Spotlight on Rabbi Sholom Dubov, chief rabbi Chabad, Orlando
April 10, 2020
The prevalent thinking in 1972 was that the seventh Chabad Rebbe, Menachem Mendel Schneerson, on his 70th birthday, was going to reveal his retirement plans. Rather, he laid down a challenge. He was offering his birthday wish to the community to establish, by his 71st birthday, 71 new Chabad institutions throughout the world.
Rabbi Sholom B. Dubov, Chabad chief rabbi of the Greater Orlando area was with him at that public gathering. Within a few hours, 71 rabbis were to go forth and establish Chabad centers in their newly assigned communities all over the world. Dubov was only 15 years old at that time. He was inspired by the Rebbe and he marveled at how quickly the rabbis fulfilled his birthday wish.
"Each year on or near my father's birthday, we went as a family to the Rebbe's private office at Chabad Headquarters at 770 Eastern Parkway in Brooklyn. My mother, father, 12 brothers and sisters went for guidance and to receive a blessing. The Rebbe would interact with us in a loving and caring way," Dubov shared.
For his 13th birthday, the family went for a personal audience to receive the Rebbe's blessing. "During the audience I remember he asked if I memorized a Chasidic discourse, known as a Maamer, in honor of my bar mitzvah. I answered in the affirmative. He asked me to recite the first section, which I did, and then he smiled broadly, blessing us all in his inimitable way," Dubov fondly recalled.
In 1929, Rabbi Yosef Schneerson, the sixth Rebbe of Chabad, sent Rabbi Dubov's grandfather, Rabbi Yitzchak Dubov, and his family to Manchester, England where he served the Jewish community until his passing in 1977.
Rabbi Dubov's father, Yehudah Dubov, was born in Riga, Latvia in 1926. Dubov's father came to New York to complete his rabbinic studies at the Central Lubavitch Yeshiva in Brooklyn. There he met his wife, Chava, who was born to an illustrious, observant Jewish family in 1930 in Philadelphia, Pennsylvania.
In 1933, 3-year-old Chava and her family moved to Brooklyn. Yehudah and Chava were married on Jan. 25, 1950. They resided in Brooklyn where Rabbi Yehudah Dubov served as a Shochet in various live-chicken markets in New York City. When they closed, he worked for Empire Poultry until his retirement. He passed away at the age of 90 in 2017. Chava still lives in their family homestead in Crown Heights, Brooklyn.
Dubov attended elementary school in Brooklyn where boys and girls were separated. After four years of high school he pursued the rabbinate and attended the Rabbinical College of America in Morristown, New Jersey.
"There were about 100 of us living in a dorm. There where students from all over the world. However, the Yeshiva students all had similar backgrounds. We looked the same, behaved the same, and all had similar goals, similar values. The world didn't separate us," Dubov observed.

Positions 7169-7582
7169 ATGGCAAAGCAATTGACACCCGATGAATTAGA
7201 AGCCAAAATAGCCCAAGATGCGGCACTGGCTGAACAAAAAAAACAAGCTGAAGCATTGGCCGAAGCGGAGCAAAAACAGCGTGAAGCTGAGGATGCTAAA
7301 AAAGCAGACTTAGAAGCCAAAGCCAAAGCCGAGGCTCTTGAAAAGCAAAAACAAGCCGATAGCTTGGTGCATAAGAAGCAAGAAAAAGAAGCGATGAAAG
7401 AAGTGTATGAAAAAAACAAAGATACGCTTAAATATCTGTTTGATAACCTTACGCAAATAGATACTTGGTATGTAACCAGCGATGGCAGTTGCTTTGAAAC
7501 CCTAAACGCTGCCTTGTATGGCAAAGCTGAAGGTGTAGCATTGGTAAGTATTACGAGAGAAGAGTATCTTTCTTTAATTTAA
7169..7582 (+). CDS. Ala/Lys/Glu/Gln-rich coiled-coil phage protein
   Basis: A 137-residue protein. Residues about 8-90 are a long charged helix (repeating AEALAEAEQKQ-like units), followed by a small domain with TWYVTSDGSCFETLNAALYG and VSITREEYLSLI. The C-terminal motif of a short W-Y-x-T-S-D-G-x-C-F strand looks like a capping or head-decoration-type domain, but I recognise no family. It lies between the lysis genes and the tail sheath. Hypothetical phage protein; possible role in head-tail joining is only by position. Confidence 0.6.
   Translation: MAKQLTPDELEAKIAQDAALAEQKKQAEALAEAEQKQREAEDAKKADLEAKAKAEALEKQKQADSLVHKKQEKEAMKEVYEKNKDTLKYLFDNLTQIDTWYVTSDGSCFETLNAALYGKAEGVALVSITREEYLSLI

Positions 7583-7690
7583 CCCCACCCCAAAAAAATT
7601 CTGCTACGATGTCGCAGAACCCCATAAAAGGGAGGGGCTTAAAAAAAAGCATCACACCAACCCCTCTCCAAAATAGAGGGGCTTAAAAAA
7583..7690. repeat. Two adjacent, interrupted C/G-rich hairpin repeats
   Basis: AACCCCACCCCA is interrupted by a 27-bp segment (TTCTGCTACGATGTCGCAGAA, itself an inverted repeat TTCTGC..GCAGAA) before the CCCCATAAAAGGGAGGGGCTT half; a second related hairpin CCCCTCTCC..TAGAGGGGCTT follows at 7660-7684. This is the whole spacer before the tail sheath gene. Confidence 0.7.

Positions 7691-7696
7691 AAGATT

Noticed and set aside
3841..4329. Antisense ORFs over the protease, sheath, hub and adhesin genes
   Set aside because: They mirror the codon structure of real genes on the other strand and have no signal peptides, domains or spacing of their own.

Afterwards, he was sent by the Rebbe, with nine other Yeshiva boys to New Haven, Connecticut, to continue his rabbinic education while serving as a student rabbi at the Chabad House at Yale University in New Haven. "We all learned to forge meaningful deep relationships, friendships which have endured to this day," Dubov recalled.
In 1982, Dubov returned to Brooklyn to finish his rabbinic studies and he was ordained the summer of 1982. "My greatest yearning and wish, was to be part of this illustrious chosen team of the Rebbe. I was working toward someday having my own Chabad."
Dubov met his future wife, Devorah Leah Konikov, in 1984. "We were match-made, which is different from the way courting is done in the secular world. There are rules. No physical contact, just conversations. I went on eight dates, each lasting two to six hours before we decided that we were for each other. It's like a CEO search. I don't like to use this metaphor, but the hard questions are asked and answered. If you're compatible, you both make a decision to move forward. 'Love' is a term that is thrown around a lot, however, 'love' needs to be earned and time and commitment strengthen the bonds of any genuine relationship. We've been married for 35 years now with nine beautiful children. Statistically it's proven to work. There is a single-digit percent divorce rate in the Chabad community vs. a 40 to 60 percent divorce rate in the secular world."
On Dubov's 25th birthday, he and his wife were designated to go to Central Florida as an emissary of the Rebbe. At that time Rabbi Abraham Korf was the head of Chabad in Florida. Korf lived in Miami, ran the Chabad centers in that area as well as being responsible for the entire state. Dubov's appointment as the Chabad emissary to the Central Florida area was facilitated by the Rebbe's chief-of-staff, Rabbi Mordechai Hodakov, who personally knew Dubov's grandparents. The Dubovs were flown to Orlando in October 1984 to meet with several families and Jewish leaders within the community. "It was immediately evident that the city didn't have a large Jewish population and they were spread out in a sprawling geographic area. There wasn't a Kosher bakery, supermarket nor mikvah," Dubov said.